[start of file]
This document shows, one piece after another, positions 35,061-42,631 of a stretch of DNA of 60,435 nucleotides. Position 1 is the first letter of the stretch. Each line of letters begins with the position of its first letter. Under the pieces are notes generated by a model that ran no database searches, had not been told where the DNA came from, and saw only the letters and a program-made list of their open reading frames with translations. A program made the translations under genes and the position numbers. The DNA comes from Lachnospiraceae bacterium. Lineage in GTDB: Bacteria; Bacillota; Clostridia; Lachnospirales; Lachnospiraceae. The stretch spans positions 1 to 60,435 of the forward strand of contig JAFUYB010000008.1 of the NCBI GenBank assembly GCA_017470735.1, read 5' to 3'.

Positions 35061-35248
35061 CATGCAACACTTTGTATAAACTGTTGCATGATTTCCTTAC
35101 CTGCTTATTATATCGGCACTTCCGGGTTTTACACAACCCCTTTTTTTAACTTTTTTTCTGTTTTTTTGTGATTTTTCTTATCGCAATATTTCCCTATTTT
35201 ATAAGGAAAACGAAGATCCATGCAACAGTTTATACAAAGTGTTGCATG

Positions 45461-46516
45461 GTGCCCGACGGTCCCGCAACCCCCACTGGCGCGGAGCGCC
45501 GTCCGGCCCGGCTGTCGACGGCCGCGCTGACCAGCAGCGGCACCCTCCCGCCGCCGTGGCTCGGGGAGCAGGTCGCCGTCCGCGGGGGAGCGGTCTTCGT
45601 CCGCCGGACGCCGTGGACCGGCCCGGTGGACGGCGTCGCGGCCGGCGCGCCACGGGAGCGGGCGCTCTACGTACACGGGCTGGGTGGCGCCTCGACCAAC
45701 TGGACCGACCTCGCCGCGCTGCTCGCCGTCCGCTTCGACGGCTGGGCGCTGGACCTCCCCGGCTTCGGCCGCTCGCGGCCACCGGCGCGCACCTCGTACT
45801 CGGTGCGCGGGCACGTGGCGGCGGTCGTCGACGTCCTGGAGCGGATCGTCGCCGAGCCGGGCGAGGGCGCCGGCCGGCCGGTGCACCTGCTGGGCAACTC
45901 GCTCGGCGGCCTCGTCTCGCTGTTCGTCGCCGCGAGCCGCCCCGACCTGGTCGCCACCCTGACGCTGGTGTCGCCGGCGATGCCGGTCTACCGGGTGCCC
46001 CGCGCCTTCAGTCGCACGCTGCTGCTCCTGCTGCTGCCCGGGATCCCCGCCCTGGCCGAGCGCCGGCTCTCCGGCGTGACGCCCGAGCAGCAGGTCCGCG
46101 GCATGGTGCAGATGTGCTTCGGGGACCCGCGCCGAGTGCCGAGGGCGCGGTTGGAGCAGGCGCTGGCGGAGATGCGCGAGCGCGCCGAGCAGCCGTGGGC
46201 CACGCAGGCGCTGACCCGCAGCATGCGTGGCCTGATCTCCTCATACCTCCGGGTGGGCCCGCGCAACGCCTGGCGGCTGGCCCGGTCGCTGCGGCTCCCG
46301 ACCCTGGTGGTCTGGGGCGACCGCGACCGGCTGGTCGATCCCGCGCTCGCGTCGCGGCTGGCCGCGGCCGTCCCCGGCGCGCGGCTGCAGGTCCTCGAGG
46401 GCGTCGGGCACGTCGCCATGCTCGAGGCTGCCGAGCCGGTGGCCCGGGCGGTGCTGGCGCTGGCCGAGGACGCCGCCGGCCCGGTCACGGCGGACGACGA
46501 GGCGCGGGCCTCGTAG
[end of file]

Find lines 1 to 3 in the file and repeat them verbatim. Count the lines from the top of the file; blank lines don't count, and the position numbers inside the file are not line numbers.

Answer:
This document shows, one piece after another, positions 35,061-42,631 of a stretch of DNA of 60,435 nucleotides. Position 1 is the first letter of the stretch. Each line of letters begins with the position of its first letter. Under the pieces are notes generated by a model that ran no database searches, had not been told where the DNA came from, and saw only the letters and a program-made list of their open reading frames with translations. A program made the translations under genes and the position numbers. The DNA comes from Lachnospiraceae bacterium. Lineage in GTDB: Bacteria; Bacillota; Clostridia; Lachnospirales; Lachnospiraceae. The stretch spans positions 1 to 60,435 of the forward strand of contig JAFUYB010000008.1 of the NCBI GenBank assembly GCA_017470735.1, read 5' to 3'.

Positions 35061-35248
35061 CATGCAACACTTTGTATAAACTGTTGCATGATTTCCTTAC